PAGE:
Insert Foot storming the Rock and Roll Hall of Fame if there’s no Iron Maiden

Iron Maiden

Insert Foot vs. Iron Maiden haters.

If you didn’t notice, it’s time to get hysterical again over Rock and Roll Hall of Fame selections. I don’t get a say in the critic’s vote, which I accepted a long time ago. One doesn’t give Metallica’s St. Anger a positive review for a relatively large newspaper and live to vote about it, even 18 years later.

Since we’re here, this year’s list of nominees are: Mary J. Blige, Kate Bush, Devo, Foo Fighters, The Go-Go’s, Iron Maiden. Jay-Z, Chaka Khan, Carole King, Fela Kuti, LL Cool J, New York Dolls, Rage Against the Machine, Todd Rundgren, Tina Turner and Dionne Warwick.

Let’s stomp around some and work up some mock outrage about some trivial stuff during a pandemic while the insurrection dust settles. Because if someone doesn’t finally give a band willing to make a walking corpse its mascot its due after 40 years, I may try to overthrow Cleveland.

Let’s get a few rules out of the way: No more arguing something isn’t rock and roll because its performers were Black, didn’t feature electric guitars, or didn’t play in the background of a “Happy Days” episode. If that’s your definition of rock and roll, we’re done here. You’re still stewing about the election and I’m too busy feeling fuzzy watching videos of Joe Biden walking the dog.

And no more arguing about the legitimacy of the RRHOF. Despite what the U.S. Senate says, words do matter. Instead of showing up for their induction, the Sex Pistols sent a hilariously nasty letter saying it was all bloody rubbish and other things old British people say. Acknowledging something’s existence is legitimizing it.

Back to my point about rotting corpses. The RRHOF was founded by very old people at Rolling Stone and record labels believing they should have final say on rock and roll greatness. That’s fine. They’ve done more for rock and roll than I ever did, though Keith Richards once spilled paint all over my copy of Exile on Main Street and apologized, saying “Eh … it’s artistic” (which, you have to admit, is pretty rock and roll).

Against my better judgement (like every year) I waded into the silliness last week when a better known music critic said something ridiculous on social media (I know that sounds impossible, but…). He basically said Motörhead deserves being in over Iron Maiden and something about The New York Dolls being better than the Rolling Stones.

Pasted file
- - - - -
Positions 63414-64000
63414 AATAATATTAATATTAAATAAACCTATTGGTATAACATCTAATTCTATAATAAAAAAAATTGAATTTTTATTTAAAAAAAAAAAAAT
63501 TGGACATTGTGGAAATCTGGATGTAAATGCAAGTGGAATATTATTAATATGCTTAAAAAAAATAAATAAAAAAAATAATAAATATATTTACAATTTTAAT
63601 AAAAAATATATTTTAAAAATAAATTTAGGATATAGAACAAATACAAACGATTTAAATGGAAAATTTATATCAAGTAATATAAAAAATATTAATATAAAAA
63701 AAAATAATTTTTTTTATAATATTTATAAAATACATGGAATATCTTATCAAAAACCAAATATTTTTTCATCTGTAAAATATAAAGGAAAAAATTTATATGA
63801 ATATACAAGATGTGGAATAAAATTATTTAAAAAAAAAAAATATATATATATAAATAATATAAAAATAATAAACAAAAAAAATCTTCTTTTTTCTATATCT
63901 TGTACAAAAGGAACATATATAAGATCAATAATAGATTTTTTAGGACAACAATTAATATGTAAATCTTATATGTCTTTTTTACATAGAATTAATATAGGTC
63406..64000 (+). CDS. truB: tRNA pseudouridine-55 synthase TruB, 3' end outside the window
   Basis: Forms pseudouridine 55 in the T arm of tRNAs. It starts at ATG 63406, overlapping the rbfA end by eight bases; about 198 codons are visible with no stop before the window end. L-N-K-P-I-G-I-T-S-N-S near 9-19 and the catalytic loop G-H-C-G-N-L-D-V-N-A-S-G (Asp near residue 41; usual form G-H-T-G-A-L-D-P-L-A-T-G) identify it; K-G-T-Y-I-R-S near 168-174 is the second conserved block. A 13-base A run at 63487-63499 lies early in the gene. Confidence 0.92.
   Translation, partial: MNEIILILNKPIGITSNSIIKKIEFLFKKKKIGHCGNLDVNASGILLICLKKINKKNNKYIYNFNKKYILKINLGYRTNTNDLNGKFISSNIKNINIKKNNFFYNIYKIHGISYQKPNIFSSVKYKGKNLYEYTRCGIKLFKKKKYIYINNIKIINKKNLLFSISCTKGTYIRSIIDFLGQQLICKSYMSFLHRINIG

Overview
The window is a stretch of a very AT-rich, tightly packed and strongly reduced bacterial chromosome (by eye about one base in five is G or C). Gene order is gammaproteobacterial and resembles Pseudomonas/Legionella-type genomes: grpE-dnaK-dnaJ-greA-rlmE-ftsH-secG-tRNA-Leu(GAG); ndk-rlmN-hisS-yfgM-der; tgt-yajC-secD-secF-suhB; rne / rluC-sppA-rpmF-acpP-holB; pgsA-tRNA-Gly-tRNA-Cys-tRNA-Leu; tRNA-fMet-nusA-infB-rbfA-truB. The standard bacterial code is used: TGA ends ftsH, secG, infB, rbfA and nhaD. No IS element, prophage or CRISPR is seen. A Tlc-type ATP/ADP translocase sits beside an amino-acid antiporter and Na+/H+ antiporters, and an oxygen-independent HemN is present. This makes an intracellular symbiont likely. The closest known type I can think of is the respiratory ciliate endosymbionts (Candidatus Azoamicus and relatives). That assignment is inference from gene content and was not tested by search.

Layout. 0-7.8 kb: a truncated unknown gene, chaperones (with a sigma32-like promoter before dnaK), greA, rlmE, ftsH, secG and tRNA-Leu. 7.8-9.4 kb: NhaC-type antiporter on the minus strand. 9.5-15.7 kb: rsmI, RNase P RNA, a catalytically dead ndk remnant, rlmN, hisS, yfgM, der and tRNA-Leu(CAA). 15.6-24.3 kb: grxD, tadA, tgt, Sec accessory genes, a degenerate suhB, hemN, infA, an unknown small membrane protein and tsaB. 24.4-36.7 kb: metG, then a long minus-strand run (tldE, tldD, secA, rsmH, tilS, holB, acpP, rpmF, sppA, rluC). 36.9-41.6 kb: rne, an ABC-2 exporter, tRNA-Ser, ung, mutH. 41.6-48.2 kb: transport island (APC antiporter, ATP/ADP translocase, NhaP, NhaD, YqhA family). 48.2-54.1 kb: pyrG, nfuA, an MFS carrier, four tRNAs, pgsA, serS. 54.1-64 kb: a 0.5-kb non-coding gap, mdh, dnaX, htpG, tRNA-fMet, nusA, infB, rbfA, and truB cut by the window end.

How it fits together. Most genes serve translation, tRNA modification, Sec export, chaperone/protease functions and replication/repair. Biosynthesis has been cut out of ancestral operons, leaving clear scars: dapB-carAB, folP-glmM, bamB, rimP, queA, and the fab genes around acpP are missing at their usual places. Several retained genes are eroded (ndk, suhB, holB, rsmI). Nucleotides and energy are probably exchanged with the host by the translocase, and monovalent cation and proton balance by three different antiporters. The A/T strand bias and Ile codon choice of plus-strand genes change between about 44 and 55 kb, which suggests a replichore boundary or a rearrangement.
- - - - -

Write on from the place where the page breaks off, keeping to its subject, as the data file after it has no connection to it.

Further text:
Uh … what?

That last part isn’t worth the space, even for a guy who sometimes wore eyeliner in the ’80s. Before I could stop, I was yapping about Iron Maiden being more influential than Motörhead. I think I also said something about Lemmy and Dave Grohl (who wasn’t in Motorhead, but I was on a roll) being lying monsters dressed up as everyone’s favorite crazy drunk uncles to con us all into believing they were better than they were. Or something like that.

It’s kind of true.

I like Motörhead. Everyone likes Motörhead. They should be in (they are in). But name me your favorite Motörhead song besides “Ace of Spades,” Iron Fist” and “Overkill.” Right. You didn’t even know they weren’t the same song! You thought it was called “Ace of Space” and might be KISS. That’s OK. I love someone who voted Trump in 2016. Sometimes life makes no sense.

Iron Maiden could easily be called the greatest metal band not named Black Sabbath. That encompasses its superb playing as a group, powerful songwriting, and longevity. For decades, entire South American countries shut down every time they showed up and plugged in. They perfected the oft-overlooked rock and roll quality of expertly replicating thunderous horse hooves charging into battle. They became worthy the day the Killers sleeve rolled out (you know you remember where you were when you saw it). Do I really have to explain this?

It’s OK to believe some acts (Joan Jett) deserve to be in the RRHOF based on spirit alone, which is why I’d vote for the New York Dolls. Not voting for Iron Maiden is delegitimizing some of the most legitimate music in rock history. I don’t particularly care for Jay-Z’s music, but his impact also makes him a no-brainer. Almost everyone on this year’s impressive list had an argument (I admit I’m still not getting the Dionne Warwick thing).

Inductees will be announced in May and fans get a vote. Vote early and vote often (I fan-voted for the Foo Fighters, so get off my back). Up the irons!

Follow music critic Tony Hicks at

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